MSI N760 Hawk Reviewccokeman - August 8, 2013
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MSI N760 Hawk Closer Look:
As we saw with the GTX 770 and GTX 780 Gaming series, what you see is what you get in terms of looks and performance with the GTX 760 Hawk. The N760 Hawk is Equipped with a pair of large 100mm PWM-controlled propeller blade technology fans that rotate in reverse on start up to minimize dust retention, keeping the card cool. MSI's N760 Hawk starts out with a pitch black custom eight layer PCB with a 6+2 phase power circuit packed full of Military Class IV technology. The front of the card features the Twin Frozr IV dual fan dual slot cooling solution. The back side of the PCB features a backing plate with the Hawk logo displayed so it is visible when the card is installed in the motherboard. This backing plate is open in areas strategically to allow cooling to the 6+2 phase power circuitry. Just under the core are a pair of Hi-C caps that provide that instantaneous boost in current when the GK104 core calls for it. The top and bottom views give us a look at the heat pipe configuration that uses an 8mm Super Pipe and four 6mm pipes to transfer the thermals to the fin array.
Display connectivity on the MSI N760 Hawk is standard fare for Kepler architecture-based video cards with a single Dual Link DVI-D, Dual Link DVI-I, HDMI 1.4a port, and a full size DisplayPort. A 3+1 display configuration is supported using the available display outputs. Surround gaming is supported on a single card while adding a 3D Vision system for 3D Surround will mean you are really going to have to add another GTX 760 in SLI to get the most out of the technology. MSI ships the card with plugs and covers to prevent dust or debris buildup on the un-used connection points. The I/O mounting bracket supports discharging the thermal load outside the chassis but the design of the Twin Frozr IV cooling solution is going to dictate that most of the thermal load is going to go inside the chassis. The good thing is that most newer chassis have a way to compensate for this with improved airflow. Once we get to the back end of the N760 Hawk we get a little something extra. At the back end of the PCB are the V-Check points that allow you to verify the voltages applied in MSI's own Afterburner tuning utility. This feature comes in handy when pushing the limits in LN2 mode. From the top to the bottom are Vmem, VGPU, and VPLL.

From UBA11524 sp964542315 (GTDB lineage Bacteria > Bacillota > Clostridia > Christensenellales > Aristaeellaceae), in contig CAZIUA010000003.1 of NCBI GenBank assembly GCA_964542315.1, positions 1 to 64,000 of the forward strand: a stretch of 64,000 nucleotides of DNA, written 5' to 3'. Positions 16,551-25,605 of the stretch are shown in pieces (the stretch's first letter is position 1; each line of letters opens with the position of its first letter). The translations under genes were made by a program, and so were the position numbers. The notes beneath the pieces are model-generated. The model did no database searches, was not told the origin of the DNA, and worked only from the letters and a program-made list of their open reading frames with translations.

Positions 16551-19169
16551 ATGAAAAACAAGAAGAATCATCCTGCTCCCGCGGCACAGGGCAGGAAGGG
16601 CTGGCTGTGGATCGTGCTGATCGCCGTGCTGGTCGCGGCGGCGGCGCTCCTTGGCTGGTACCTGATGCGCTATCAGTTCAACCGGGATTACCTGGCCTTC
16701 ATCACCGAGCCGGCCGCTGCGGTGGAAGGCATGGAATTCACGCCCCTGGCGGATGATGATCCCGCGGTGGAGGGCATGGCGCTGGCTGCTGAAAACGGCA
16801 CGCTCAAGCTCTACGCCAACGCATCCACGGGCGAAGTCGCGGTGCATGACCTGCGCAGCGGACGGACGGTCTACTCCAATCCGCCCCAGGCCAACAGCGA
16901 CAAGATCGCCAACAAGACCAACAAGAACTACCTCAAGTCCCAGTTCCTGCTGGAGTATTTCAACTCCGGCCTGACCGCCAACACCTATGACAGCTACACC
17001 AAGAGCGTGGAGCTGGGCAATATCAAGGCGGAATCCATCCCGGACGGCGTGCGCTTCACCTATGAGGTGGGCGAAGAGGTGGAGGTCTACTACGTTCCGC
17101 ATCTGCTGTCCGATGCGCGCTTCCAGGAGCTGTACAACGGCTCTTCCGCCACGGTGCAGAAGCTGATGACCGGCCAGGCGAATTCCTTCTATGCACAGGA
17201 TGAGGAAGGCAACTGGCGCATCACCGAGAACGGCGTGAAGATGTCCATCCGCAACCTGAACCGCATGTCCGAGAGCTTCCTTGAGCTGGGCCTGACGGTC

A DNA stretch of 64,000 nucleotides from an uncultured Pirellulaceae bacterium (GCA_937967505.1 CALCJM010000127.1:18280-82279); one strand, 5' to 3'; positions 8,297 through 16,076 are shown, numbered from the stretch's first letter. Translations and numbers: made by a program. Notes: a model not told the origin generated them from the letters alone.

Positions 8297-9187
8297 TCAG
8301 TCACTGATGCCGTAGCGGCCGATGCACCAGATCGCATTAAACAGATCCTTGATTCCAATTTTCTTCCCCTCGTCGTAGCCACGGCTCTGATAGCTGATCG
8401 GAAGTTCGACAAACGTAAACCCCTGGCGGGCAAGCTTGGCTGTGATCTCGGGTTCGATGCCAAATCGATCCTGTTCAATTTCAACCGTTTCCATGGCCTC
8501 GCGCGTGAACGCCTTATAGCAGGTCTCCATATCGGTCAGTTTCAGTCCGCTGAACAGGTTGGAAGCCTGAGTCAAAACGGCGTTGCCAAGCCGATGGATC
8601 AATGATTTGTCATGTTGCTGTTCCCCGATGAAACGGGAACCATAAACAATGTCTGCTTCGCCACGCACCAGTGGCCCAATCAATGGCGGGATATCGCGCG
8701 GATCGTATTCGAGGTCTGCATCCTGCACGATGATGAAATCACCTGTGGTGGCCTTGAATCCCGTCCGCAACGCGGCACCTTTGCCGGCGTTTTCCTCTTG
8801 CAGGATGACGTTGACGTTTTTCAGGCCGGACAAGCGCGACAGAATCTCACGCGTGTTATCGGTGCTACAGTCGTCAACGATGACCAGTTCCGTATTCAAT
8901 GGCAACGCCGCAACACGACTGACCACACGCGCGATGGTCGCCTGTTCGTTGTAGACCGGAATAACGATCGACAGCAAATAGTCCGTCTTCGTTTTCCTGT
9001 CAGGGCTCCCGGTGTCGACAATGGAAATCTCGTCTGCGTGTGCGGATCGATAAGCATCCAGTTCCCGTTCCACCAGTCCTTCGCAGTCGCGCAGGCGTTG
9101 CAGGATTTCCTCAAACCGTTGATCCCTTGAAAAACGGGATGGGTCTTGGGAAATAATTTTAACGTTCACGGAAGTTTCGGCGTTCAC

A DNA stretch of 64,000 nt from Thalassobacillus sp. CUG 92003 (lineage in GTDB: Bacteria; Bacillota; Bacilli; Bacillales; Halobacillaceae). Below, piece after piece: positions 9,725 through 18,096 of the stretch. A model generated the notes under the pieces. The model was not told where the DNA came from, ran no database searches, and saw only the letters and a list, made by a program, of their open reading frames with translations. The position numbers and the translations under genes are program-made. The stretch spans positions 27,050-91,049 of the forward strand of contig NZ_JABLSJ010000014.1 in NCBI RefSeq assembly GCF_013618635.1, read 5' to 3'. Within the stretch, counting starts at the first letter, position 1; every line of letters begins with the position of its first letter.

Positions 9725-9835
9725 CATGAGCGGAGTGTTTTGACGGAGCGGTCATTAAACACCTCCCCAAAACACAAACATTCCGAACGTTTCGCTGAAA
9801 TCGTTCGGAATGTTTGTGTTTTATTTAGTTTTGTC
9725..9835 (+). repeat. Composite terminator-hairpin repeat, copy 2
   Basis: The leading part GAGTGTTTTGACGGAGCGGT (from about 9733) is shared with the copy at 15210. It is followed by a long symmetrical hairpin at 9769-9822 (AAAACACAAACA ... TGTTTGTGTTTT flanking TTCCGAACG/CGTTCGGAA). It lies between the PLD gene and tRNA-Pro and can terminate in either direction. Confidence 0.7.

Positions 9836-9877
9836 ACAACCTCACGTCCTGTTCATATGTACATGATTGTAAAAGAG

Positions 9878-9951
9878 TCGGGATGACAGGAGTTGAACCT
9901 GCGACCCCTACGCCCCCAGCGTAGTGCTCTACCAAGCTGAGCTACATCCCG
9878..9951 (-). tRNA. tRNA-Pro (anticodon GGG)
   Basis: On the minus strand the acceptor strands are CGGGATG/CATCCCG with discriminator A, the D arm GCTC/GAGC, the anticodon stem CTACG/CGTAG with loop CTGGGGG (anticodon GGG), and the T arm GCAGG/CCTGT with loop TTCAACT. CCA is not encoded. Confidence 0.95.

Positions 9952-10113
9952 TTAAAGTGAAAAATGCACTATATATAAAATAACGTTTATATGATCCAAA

Up top, a pair of SLI bridge connections show that configurations up to three cards are supported in an SLI configuration. Just to the back side of the bridge connections is the Dual BIOS switch that allows the user to switch between a pair of profiles: the LN2 mode BIOS for extreme overclocking and the standard BIOS. What you will find is that the LN2 BIOS has default GTX 760 clock speeds applied when you open a monitoring program. Yet this BIOS is tuned for running max speeds and increases the power limit in MSI's Afterburner utility to 185%. Along the spine and front side of the PCB is a stiffening brace/passive memory cooler to keep your card from turning into a flexible flyer and breaking the power or ground traces in the PCB. Power for the MSI N760 Hawk is supplied by a pair of 8-pin PCIe power connectors. A 600 watt power supply is going to be recommended to handle the 170 watt TDP on this card at stock speeds.